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This article was first published in Great Health Guide in the May/June 2021 issue. Read it here.


Do you hate exercise?

I hear you.

As a short-sighted, uncoordinated asthmatic child growing up in the UK, I used to dread P.E. I dropped the ball on the netball court, I got asthma on the wind-exposed hockey pitch, and I loathed cricket.

We’re always being told how important exercise is for our health and wellbeing, so what do you do if the thought of going to the gym brings you out in a cold sweat, you’re allergic to Lycra and you get short of breath just thinking about going for a run?

It’s time to remove all the angst and guilt and do things differently.


1. Move more and sit less.

Did you know exercise is a modern phenomenon? In generations past there were no gyms, personal trainers or Pilates classes. Exercise became a “thing” as our life became more sedentary and work less physically demanding. Choosing to be more physically active across your day is actually more in keeping with how we used to stay fit. If your work requires you to be on your feet all day, you’re probably doing enough. Yes, really!

Being sufficiently physically active means looking out for those opportunities to be on your feet more of the time and to walk instead of taking the lift, catching the bus, or driving your car especially for those shorter distances.


2. Spend more time in nature.

If you’re lucky enough to live in the country, a leafy suburb or close to the beach or a river, you probably already spend more time outside than if you live in an inner-city apartment. Studies have shown how spending a minimum of 120 minutes outside each week is a fantastic boost for your mental wellbeing and feeling good about yourself is energising! 

Forest bathing or Shinrin Yoku as the Japanese call it, is taking a stroll through a forest to lower stress and cortisol and raise levels of those feel good hormones dopamine and serotonin.


3. Dance like nobody’s watching.

So, you’ve got two left feet? Not a problem. This isn’t about being on “Dancing with the Stars”. This is about getting into the groove of your preferred music genre and moving your body. It’s a great total body workout and gets your heart rate up.

Whether you’re into heavy metal, rap or Dolly Parton, dancing round the house, at a club or taking dance lessons is about having some fun.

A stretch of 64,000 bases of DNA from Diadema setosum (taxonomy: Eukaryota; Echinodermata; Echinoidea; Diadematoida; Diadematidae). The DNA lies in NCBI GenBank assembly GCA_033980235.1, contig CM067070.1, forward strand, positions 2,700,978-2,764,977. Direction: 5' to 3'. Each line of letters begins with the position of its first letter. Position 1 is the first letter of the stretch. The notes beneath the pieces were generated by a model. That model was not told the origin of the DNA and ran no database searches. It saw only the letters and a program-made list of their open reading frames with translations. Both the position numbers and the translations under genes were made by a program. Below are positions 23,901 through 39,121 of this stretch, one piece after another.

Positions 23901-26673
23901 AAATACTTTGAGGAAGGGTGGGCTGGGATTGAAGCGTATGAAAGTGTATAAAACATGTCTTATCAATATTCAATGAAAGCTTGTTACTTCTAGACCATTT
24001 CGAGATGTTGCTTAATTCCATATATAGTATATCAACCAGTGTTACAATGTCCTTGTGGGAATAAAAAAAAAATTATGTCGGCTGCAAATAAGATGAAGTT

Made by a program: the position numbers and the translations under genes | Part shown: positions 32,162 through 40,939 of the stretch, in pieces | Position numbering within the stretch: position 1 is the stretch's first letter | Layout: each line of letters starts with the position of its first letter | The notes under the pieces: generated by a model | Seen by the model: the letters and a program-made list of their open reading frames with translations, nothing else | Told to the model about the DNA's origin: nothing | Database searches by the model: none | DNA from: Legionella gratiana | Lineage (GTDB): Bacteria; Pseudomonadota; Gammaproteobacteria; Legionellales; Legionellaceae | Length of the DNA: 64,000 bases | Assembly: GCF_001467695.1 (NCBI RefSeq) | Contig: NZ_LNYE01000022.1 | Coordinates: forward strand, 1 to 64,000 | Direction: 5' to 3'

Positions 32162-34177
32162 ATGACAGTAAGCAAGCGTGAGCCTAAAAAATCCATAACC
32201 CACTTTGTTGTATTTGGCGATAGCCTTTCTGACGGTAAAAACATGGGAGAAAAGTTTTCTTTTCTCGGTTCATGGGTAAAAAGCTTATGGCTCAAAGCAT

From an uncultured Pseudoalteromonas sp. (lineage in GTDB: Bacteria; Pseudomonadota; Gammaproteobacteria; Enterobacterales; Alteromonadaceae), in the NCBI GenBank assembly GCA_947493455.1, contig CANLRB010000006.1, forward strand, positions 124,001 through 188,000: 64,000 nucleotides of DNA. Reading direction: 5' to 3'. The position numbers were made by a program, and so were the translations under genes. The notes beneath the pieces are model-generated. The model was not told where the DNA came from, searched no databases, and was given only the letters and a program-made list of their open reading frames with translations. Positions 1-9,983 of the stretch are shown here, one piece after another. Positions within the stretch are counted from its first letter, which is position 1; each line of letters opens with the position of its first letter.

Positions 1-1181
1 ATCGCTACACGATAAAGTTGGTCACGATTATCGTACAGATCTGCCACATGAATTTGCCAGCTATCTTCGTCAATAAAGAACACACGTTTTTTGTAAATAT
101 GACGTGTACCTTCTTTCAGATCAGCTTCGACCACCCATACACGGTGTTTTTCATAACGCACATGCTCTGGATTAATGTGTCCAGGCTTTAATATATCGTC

How do you like to move in a way that makes you happy?


4. Have a laugh.

When did you last enjoy a ripsnorter, rib-tickling belly laugh that had you rolling around the floor in a fit of giggles?

One study showed that a big belly laugh uses the equivalent energy of walking a kilometer. Laughing is a great way to use those muscles that ordinarily don’t get a workout. Have you had a good laugh today?


5. Get a dog.

You know the story. You get the cute puppy that grows and then needs walkies, every day. How can you resist those big brown eyes pleading with you to get out the lead and share a walk with you around the block, down to the park or along the river? The benefits go beyond improved fitness levels, cardiovascular health and stronger muscles and bones. Dog owners tend to be social, enjoying chats with other dog owners you meet on your walks, and all that unconditional love and non-judgmental companionship is great for your mental fitness too.

Exercise. Love it or loathe it there are many ways to move more across your day.


Dr Jenny Brockis is a medical practitioner and board-certified lifestyle medicine physician, keynote speaker and best-selling author. Her new book Thriving Mind: How to Cultivate a Good Life (Wiley) is now available for purchase.

Dr Jenny Brockis

Dr Jenny Brockis is a medical practitioner and internationally board-certified lifestyle medicine physician, workplace health and wellbeing consultant, keynote speaker and best-selling author. You can now pre-order her new book ‘The Natural Advantage’ due for publication in October 2024.

One Comment

  • Or, instead of collecting more information that’s going to sit in your neo-cortex as a good idea you never act on, you could put $20 at stake each week and take advantage of your brain’s loss aversion mechanism.

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